The John Day

A quilt of blue shadows and rust-colored hills, trees and tributaries is stitched together by the second longest free-flowing river in the continental United States. Its hillsides and rock cliffs, verdant vegetation and dry sagebrush, skies and depths are steeped in history and hold rarities. And beyond its natural value, the river gives life to a vibrant ranching community. The Freshwater Trust’s (TFT) water quantity work in the John Day supports the environmental and economic legacy of this place.

TFT began its work here in 1995 when the organization was still a water trust. Understanding the value of the water for the steelhead and Chinook, and the fourth and fifth generation ranching families, TFT brings to the table solutions that don’t pit one against the other. Some partners work with us to shorten the length of their irrigation season or withdraw water only when certain minimum flows are met. Others voluntarily lease a portion or all of their water rights.

During 2019, TFT implemented 17 deals, and working together, they all protected more than 18,000 gallons per minute. A highlight of the year was a new 10-year lease signed with a landowner owning property along Reynolds Creek, a critical cold-water source to the Upper John Day River.

“We strategically seek out creeks that supply cold water to the system and would be particularly valuable to protect, but we also look for landowners who are willing to make longer term agreements with us,” said Meg Belais, program operations leader at TFT. “The new lease has both.”

Belais is currently in pursuit of new water deals on priority tributaries and the upper mainstem of the John Day and working to convert existing leases to long-term or permanent leases. In addition to leasing, TFT has had success preventing fish kills and ensuring enough water flows through the system during the hottest and driest days by building a program founded upon existing data-driven models that combine streamflow and climate information to forecast water temperatures. When the model predicts water temperatures to increase to a degree harmful for native fish, an alert allows irrigators to prevent additional water from being removed. TFT first used this type of model with great success to prevent fish kills during unusually hot days in Fifteenmile Creek, a tributary of the Columbia River. Started in 2013, nearly 20 irrigators are participants in that program, which is now administered by Wasco County Soil and Water Conservation District.

By the end of 2020, Belais and the rest of the team at TFT will also have completed a feasibility study, funded by the Oregon Department of Water Resources, to identify ditch and on-farm irrigation upgrade projects that will save additional water. The results will guide funding to the highest priority projects with the greatest quantified impact.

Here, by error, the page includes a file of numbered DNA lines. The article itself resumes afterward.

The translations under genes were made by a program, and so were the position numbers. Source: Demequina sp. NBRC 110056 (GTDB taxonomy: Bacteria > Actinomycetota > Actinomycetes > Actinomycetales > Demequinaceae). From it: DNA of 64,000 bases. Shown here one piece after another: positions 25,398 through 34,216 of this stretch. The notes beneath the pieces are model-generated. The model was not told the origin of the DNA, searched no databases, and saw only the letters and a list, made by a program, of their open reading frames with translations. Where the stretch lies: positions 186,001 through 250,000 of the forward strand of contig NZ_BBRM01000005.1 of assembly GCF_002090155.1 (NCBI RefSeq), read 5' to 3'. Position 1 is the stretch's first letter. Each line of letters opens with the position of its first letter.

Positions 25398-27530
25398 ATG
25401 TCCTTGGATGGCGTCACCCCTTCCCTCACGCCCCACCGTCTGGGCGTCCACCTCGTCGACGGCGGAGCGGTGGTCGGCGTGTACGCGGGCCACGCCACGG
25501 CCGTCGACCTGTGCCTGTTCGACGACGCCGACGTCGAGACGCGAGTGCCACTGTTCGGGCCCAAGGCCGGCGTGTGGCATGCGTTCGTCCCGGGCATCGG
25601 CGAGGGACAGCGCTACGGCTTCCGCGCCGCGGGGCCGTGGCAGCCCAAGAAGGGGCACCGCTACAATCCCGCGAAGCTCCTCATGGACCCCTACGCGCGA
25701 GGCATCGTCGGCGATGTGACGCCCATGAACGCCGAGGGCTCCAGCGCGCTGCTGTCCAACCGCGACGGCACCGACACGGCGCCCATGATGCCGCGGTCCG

“Data is at the heart of all our decision making, whether improving water quality or quantity,” said Belais. “Information yields impacts.”


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The John Day is home to some of the largest populations of wild interior Columbia Basin anadromous fish stocks, with no within-basin dams or hatcheries. There is a substantial amount of federal land ownership, while private ownership is dominated by rural agricultural land uses. Limiting factors facing salmon and steelhead stem primarily from land and water management actions, many of which can be corrected. This differs substantially from many other basins in the Northwest burdened by relatively permanent changes to the environment (e.g., dams, large-scale urban development, etc.) and fish populations heavily influenced by hatchery genetics that prohibit quick restoration of fish stocks. Tribal and federal land ownership, along with Bonneville Power’s mitigation requirements, ensure a continued interest and funding source for restoration work in the basin.

Aspects of the current John Day climate are indicative of what many watersheds in the West will likely evolve towards with climate change. Hot, dry summers, coupled with large agricultural water demands, combine to reduce streamflows and raise water temperatures, making conditions inhospitable for cold-water fish. Our work to develop tools and strategies to correct these water supply and use imbalances will not only improve conditions in the John Day, but will provide a suite of tools to help better manage water for fish in a warming West.

In the John Day, we have everything from 1 year agreements to permanent agreements. There really isn’t a typical/average deal. We always hope for an eventual long-term or permanent deal, but sometimes it does not fit with a landowner’s agenda.

Endangered Species Listed mid-columbia summer steelhead and bull trout, spring Chinook salmon, redband and westslope cutthroat trout.

While there are many ways to put water back instream, a lease is the most common. With a full-season lease, TFT and the landowner work together to identify acres of land that the landowner does not wish to irrigate. TFT then applies to the Oregon Water Resources Department (OWRD) to place these water rights instream for 1 to 5 years. The water is protected instream, and the landowner receives compensation to make up for lost production. During the lease, landowners can still engage in dry land farming on the acres. An OWRD Watermaster is responsible for regulating the stream to ensure the instream flows are met during the lease.

Other flow restoration tools include split-season leasing, time-limited transfers, forbearance agreements, source switching, conserved water projects, minimum flow agreements, and permanent transfers. While the tools many vary, TFT always uses cooperative, voluntary market-based approaches to flow restoration work.